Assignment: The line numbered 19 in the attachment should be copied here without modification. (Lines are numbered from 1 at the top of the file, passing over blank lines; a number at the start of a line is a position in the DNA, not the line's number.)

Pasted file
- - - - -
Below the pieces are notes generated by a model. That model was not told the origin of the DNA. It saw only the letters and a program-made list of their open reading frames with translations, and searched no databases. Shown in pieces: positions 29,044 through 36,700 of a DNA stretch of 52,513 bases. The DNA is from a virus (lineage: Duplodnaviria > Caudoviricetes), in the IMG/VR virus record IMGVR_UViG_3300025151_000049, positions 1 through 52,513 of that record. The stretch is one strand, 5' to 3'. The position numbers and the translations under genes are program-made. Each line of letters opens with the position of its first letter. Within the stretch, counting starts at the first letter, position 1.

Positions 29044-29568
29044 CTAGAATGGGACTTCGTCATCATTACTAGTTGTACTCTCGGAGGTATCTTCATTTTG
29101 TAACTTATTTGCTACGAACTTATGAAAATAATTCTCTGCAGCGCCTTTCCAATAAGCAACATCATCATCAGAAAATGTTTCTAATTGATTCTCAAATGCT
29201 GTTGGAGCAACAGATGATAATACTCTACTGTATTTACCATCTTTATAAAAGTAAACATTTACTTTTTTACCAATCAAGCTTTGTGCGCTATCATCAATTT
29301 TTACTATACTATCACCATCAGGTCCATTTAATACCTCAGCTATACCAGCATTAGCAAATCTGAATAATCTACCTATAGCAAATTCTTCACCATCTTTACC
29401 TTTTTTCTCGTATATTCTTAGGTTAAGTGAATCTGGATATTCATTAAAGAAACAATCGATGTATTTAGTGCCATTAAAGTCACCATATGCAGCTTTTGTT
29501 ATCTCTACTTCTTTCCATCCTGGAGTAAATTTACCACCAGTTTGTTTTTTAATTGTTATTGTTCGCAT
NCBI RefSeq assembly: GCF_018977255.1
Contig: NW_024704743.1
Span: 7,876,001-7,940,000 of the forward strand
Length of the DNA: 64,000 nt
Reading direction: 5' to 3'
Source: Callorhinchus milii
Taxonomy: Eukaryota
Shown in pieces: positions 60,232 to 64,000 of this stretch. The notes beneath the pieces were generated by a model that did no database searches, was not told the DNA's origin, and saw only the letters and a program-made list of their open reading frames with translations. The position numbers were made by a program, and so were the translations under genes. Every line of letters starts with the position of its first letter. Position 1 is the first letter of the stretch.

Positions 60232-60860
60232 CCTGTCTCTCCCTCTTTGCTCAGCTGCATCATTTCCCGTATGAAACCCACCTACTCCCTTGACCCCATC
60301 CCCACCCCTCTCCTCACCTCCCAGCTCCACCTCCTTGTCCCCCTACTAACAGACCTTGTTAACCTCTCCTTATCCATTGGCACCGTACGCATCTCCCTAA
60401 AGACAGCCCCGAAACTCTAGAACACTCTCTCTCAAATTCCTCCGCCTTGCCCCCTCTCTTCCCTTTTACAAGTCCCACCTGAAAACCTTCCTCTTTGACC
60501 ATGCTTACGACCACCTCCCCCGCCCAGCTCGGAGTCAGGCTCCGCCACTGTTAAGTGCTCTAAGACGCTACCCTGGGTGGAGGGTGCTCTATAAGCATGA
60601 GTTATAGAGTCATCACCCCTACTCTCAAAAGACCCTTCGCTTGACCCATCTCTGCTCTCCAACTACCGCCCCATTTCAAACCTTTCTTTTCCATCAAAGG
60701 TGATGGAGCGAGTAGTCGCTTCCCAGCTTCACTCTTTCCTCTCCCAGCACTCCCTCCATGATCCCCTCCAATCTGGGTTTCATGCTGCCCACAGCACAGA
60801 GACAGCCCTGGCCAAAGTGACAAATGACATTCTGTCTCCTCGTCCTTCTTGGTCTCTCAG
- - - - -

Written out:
60301 CCCACCCCTCTCCTCACCTCCCAGCTCCACCTCCTTGTCCCCCTACTAACAGACCTTGTTAACCTCTCCTTATCCATTGGCACCGTACGCATCTCCCTAA